The elderly from Quilombola communities are groups socially vulnerable with specific needs. Quilombola communities are territories made up of descendants of escaped slaves, located in remote rural areas. This study aims to describe the socioeconomic, sanitary, and demographic characteristics of the living conditions of the elderly. A household survey was conducted with 208 older persons from 11 Quilombola communities in the Maranhão, Northeast, Brazil. Among the 208 elderly people interviewed, 54.3% were women, 48.6% were between 60 and 69 years old, 59.1% declared themselves black, 35.6% were married, and 54.3% did not know how to read and write. About 81% of the elderly are in the worst income stratum. Among 59.6% of households, the water supply comes from a well/spring on the property itself, and garbage was burned/buried in 89.4% of the houses. In overall, housing construction, 64.4% of the elderly had appropriate materials used on the walls, 89.9% in the construction of the roof, and only 30.7% in the construction of the floor. The majority of the elderly did not have adequate construction of ceiling, floor, and walls according to sex and age. It was observed that the elderly live in a situation of vulnerability and precarious living conditions.
Part of the book: Quality of Life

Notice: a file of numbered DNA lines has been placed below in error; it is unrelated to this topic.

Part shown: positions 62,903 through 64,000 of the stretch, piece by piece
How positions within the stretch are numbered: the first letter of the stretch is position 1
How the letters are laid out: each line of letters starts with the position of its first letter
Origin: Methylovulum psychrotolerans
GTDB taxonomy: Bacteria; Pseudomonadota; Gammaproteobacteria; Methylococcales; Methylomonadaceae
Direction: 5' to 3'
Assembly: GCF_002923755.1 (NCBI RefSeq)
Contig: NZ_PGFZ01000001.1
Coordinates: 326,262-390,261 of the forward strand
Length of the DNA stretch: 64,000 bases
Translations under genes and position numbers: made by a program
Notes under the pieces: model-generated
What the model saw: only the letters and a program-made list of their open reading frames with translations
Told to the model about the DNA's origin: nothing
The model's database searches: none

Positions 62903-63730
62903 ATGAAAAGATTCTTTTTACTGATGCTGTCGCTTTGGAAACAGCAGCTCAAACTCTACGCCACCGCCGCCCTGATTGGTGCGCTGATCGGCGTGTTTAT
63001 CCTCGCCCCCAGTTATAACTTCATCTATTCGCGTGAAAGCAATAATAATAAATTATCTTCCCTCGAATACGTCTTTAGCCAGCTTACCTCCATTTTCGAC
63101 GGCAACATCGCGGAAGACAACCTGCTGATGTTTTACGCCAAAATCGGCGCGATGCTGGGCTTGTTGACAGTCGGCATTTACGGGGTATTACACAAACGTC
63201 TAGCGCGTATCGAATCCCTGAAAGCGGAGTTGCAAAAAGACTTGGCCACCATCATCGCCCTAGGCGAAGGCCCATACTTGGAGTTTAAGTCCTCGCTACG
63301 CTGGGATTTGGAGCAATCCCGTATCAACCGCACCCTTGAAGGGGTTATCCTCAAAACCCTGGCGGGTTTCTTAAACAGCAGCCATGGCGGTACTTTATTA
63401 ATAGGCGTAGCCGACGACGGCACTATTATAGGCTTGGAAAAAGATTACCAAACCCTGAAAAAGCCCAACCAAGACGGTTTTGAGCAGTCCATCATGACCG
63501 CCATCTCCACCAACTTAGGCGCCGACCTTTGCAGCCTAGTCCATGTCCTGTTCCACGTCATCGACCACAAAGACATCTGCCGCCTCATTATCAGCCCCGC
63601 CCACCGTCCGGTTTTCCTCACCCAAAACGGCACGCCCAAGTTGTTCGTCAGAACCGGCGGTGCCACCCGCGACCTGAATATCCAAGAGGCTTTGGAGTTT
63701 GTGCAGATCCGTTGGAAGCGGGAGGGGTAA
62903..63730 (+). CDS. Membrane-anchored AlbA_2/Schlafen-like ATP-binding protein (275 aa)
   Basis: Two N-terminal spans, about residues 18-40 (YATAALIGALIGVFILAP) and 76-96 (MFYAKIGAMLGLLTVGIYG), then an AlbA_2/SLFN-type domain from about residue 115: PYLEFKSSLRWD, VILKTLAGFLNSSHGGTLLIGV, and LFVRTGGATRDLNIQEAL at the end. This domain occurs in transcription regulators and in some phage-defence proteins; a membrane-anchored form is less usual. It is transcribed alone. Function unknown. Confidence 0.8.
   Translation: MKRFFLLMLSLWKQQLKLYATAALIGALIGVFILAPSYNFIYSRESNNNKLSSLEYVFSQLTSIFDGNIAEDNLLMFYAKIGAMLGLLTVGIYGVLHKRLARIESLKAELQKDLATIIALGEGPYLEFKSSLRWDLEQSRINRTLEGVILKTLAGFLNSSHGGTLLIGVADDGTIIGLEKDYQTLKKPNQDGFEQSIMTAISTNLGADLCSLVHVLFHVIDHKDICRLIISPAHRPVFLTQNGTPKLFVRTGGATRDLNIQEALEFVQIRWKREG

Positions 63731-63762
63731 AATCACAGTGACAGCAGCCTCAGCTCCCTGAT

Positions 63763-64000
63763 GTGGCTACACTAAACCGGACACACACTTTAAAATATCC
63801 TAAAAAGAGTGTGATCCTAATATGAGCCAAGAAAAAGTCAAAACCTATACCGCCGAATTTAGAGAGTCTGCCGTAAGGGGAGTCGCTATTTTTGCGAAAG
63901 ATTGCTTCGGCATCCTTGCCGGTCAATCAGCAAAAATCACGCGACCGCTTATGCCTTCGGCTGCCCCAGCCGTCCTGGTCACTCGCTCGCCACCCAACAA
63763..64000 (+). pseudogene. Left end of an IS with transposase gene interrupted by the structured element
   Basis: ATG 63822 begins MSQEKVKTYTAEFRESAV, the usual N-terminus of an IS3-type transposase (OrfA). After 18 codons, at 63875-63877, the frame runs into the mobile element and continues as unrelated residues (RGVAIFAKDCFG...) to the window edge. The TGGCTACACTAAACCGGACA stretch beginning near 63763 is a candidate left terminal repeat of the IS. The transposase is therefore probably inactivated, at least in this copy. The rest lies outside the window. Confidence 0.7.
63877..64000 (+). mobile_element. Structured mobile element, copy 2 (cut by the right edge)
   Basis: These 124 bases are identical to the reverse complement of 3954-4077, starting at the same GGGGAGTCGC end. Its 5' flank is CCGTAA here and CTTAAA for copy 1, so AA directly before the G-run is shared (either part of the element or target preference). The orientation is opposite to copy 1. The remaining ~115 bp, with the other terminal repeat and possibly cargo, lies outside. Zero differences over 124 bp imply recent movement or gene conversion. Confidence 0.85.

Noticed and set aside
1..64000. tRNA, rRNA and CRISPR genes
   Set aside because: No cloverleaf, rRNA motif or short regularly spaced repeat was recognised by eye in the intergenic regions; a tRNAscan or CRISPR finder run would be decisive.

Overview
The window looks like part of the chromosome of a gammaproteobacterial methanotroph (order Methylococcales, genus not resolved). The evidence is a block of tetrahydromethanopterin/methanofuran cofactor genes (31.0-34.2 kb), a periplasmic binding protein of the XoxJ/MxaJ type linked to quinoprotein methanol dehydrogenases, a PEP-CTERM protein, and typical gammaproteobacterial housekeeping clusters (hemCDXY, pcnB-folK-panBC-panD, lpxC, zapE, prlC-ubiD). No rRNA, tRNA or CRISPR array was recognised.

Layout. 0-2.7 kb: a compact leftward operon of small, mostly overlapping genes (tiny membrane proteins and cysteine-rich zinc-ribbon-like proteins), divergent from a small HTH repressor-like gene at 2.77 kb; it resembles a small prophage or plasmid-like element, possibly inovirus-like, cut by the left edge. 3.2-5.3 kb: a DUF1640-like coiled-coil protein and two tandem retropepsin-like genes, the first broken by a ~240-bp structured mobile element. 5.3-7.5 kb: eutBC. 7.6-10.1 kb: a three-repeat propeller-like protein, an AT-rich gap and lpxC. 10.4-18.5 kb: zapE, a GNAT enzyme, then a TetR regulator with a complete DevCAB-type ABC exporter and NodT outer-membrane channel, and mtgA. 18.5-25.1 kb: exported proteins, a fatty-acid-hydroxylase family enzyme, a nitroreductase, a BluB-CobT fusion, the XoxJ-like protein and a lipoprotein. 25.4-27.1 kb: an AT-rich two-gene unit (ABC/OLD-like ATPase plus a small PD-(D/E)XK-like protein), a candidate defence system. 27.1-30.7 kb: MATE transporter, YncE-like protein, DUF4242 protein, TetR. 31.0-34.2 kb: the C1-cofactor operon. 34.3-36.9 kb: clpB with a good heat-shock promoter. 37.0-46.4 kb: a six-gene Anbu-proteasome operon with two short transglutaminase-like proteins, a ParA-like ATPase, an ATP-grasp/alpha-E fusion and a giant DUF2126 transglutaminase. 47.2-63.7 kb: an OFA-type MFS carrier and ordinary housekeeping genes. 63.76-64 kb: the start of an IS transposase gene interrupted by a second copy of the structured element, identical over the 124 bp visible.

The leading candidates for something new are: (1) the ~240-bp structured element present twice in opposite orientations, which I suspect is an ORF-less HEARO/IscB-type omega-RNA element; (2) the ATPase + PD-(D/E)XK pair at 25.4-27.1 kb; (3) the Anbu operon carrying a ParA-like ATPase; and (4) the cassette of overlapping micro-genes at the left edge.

To estimate the prevalence and factors associated to the loss of employment and reduction of income during the covid-19 pandemic in the state of Maranhão, Brazil. A population-based household survey was performed, from October 19 to 30, 2020. The estimates considered clustering, stratification and non-response. The sample selection was carried out in three stages (stratum, census tracts and households). After systematic analysis, thirty sectors were selected in each stratum, totaling 150 sectors, with the number of households in each sector set at 34 households, totaling 5,100 households and one inhabitant per household (resident for at least six months and with 1-year-old or more) selected by simple random sample. To this research were analyzed 3,297 inhabitants among 18 and 64 years old. The Loss of employment and income from the pandemic was questioned. Descriptive analysis (weighted frequency) and Pearson’s chi-square test were performed to verify univariate association between independent variables and the outcome (p < 0.05). The prevalence of loss of employment and income was 12.1% (95%CI 10.5–13.7%), but another 39.7% (95% CI 37.3–42.1%) were already out of the market before the pandemic. This loss was statistically greater among residents of the largest and wealthiest cities in the state (stratum with the state capital: 22.7%; 95% CI 18.8–27.2; and in cities with more than 100 thousand inhabitants: 12.4%; 95% CI 9.9–15.6), male (14.3%; 95% CI 11.9–17.3; p = 0.037), middle-aged adults between 30 and 49 years (15.3%; 95% CI 12.8–18.2; p = 0.001), medium level (15.3%; 95% CI 12.9–18.1; p = 0.003) and higher education (14.4%; 95% CI 9.4–21.5; p = 0.003) and users of public transportation (14.6%; 95% CI 12.4–17.2; p = 0.005), and among those who received this aid was much higher (50.4%; 95% CI 33.2–67.4; p = 0.001). The results showed a relevant prevalence of loss of work and income in Maranhão and its association with individual and contextual factors. They revealed the groups and contexts most affected socioeconomically by the pandemic and that should deserve special attention from public income transfer strategies.